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Original Research: Lung Cancer |

Prognostic Impact of the Current Japanese Nodal Classification on Outcomes in Resected Non-small Cell Lung CancerPrognostic Impact of Nodal Classification FREE TO VIEW

Junji Ichinose, MD; Tomohiro Murakawa, MD; Haruaki Hino, MD; Chihiro Konoeda, MD; Yuta Inoue, MD; Kentaro Kitano, MD; Kazuhiro Nagayama, MD; Jun-ichi Nitadori, MD; Masaki Anraku, MD; Jun Nakajima, MD
Author and Funding Information

From the Department of Thoracic Surgery, Graduate School of Medicine, University of Tokyo, Tokyo, Japan.

CORRESPONDENCE TO: Tomohiro Murakawa, MD, Department of Thoracic Surgery, Graduate School of Medicine, University of Tokyo, 7-3-1 Hongo, Bunkyo-ku, Tokyo 113-8655, Japan; e-mail: murakawa-tky@umin.ac.jp


This study was presented at the 15th World Conference on Lung Cancer, October 27-30, 2013, Sydney, NSW, Australia.

FUNDING/SUPPORT: The authors have reported to CHEST that no funding was received for this study.

Reproduction of this article is prohibited without written permission from the American College of Chest Physicians. See online for more details.


Chest. 2014;146(3):644-649. doi:10.1378/chest.14-0159
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BACKGROUND:  The prognosis of N2 non-small cell lung cancer (NSCLC) has been reported to be heterogeneous. The recently revised Japanese nodal classification subcategorizes N2 disease according to the tumor-bearing lobe. We evaluated the prognostic impact of the Japanese nodal classification and its ability to define favorable N2 disease in resected NSCLC.

METHODS:  A total of 496 patients with NSCLC who underwent lobectomy with systematic lymph node dissection between 1998 and 2009 were analyzed retrospectively. N2 status was subdivided into N2a-1 and N2a-2, according to the Japanese nodal classification. Overall survival (OS), disease-free survival (DFS), and clinicopathologic features were compared between the two groups.

RESULTS:  There were 67 cases with N2 disease. The outcome of resected N2a-2 NSCLC was far poorer than that of the N2a-1 group (5-year OS, 28% vs 62%, P < .001; 5-year DFS, 5% vs 35%, P < .001). Multivariate analysis revealed that pathologic N2a-2 was an independent prognostic factor (hazard ratio, 2.86; P < .05). Patients in the N2a-2 group showed more involved nodes and stations, less skip metastasis, and more locoregional recurrence than did patients in the N2a-1 group. The outcome of the N2a-1 group was satisfactory, and there was no significant difference in OS and DFS between N1 and N2a-1.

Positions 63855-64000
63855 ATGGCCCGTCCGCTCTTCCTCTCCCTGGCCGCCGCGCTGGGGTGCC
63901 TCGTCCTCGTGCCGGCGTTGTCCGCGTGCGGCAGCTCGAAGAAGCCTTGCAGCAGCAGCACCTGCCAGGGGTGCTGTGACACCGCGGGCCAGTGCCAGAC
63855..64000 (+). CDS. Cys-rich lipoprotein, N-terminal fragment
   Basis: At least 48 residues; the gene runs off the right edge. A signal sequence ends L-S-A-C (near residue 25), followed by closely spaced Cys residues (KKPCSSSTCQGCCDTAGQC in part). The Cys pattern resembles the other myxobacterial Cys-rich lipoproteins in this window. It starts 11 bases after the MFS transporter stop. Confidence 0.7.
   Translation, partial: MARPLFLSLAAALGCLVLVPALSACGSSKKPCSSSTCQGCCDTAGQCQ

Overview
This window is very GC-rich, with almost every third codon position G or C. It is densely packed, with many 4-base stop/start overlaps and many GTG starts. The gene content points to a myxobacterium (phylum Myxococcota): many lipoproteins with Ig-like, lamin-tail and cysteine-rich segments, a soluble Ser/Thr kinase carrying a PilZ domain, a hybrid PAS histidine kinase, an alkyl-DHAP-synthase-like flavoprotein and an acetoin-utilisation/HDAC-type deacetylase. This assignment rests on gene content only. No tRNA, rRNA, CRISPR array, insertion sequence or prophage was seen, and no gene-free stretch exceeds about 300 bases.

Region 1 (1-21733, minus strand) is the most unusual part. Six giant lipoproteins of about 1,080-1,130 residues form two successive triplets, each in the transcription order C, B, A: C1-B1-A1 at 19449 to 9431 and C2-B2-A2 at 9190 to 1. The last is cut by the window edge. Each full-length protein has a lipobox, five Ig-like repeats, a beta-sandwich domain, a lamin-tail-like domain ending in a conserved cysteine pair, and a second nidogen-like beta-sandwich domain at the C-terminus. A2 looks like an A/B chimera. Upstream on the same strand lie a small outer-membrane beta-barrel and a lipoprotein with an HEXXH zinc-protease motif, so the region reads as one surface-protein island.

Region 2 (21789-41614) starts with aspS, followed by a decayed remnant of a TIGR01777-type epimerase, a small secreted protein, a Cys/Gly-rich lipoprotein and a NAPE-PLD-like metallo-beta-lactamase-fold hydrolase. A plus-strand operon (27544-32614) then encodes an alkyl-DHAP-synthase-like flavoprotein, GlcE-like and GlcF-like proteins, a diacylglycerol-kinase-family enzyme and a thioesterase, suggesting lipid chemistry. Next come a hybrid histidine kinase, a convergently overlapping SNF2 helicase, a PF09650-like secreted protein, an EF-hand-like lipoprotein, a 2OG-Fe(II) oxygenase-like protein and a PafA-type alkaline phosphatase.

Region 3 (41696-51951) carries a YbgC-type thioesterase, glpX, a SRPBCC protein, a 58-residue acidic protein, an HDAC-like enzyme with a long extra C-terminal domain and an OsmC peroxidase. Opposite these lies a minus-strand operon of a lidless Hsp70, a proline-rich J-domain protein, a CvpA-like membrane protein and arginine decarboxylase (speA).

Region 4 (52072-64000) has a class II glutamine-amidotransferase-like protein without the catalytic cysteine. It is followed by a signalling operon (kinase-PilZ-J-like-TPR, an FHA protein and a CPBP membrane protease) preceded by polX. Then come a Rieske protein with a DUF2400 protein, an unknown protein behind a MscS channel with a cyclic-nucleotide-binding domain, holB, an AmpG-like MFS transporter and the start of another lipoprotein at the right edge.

CONCLUSIONS:  The Japanese nodal classification is able to identify a favorable N2 subgroup in resected NSCLC. Nodal staging by the Japanese system should be considered when a clinical trial of N2 disease is designed.

Figures in this Article

The presence and extent of lymph node (LN) metastases are powerful prognostic factors in completely resected non-small cell lung cancer (NSCLC). Many studies have demonstrated that pathologic N2 NSCLC exhibits a heterogeneous prognosis. Various prognostic factors have been evaluated to identify a more accurate system than the current nodal classification.116The General Rule for Clinical and Pathologic Record of Lung Cancer was first published in 1978 and has been revised repeatedly by the Japan Lung Cancer Society to standardize the format of recording the operative notes and pathologic reports. The seventh edition17 was revised in 2010, and it subcategorizes N2 according to the tumor-bearing lobe based on studies of the difference in patterns of the LN metastases13,18 and on the validity of lobe-specific selective lymphadenectomy.19,20 Few studies have validated this Japanese nodal classification.16 In this study, we evaluated the prognostic impact of the Japanese nodal classification on resected NSCLC and investigated whether the patient groups with favorable N2 disease could be identified.

Patient Cohort

A total of 496 patients with NSCLC who underwent lobectomy with systematic LN dissection at our institute between 1998 and 2009 were analyzed retrospectively. Before the study, the research review board of the University of Tokyo Hospital examined and approved our research protocol in accordance with the Declaration of Helsinki (project approval No. 2406). All patients provided written informed consent for the review of their medical charts before the surgery. Patients who had evidence of small-cell carcinoma, distant metastases, dissemination, malignant effusion, or N3 disease were excluded. Patients who underwent neoadjuvant therapy or limited resection were also excluded. The definition of systematic nodal dissection followed the European Society of Thoracic Surgeons guidelines,21 which recommended that at least three mediastinal nodal stations (always including the subcarinal nodes) should be excised. We excluded patients who underwent LN dissection that did not satisfy the criteria, such as LN sampling or lobe-specific LN dissection.

The preoperative examination for staging included a CT scan of the chest and upper abdomen, CT scan or MRI of the brain, and bone scintigraphy or 18F fluorodeoxyglucose-PET scan. An LN > 1 cm in its short axis on the CT scan was clinically determined to be metastatic. The definition of an abnormal LN based on PET scan followed the diagnosis of the radiologists. Clinical nodal staging was defined by the combination of the findings of CT and PET scans. The treatment plan for patients with clinical discrete N2 was made by a multidisciplinary team. We considered patients with clinical infiltrative N2 to have a contraindication for surgery. Evaluation of nodal status was based on CT scan, PET scan, or both during the study period, although recently, preoperative endobronchial ultrasound-guided transbronchial needle aspiration has become the preferred choice for clinically suspected N2 disease.

LN Assessment and Follow-up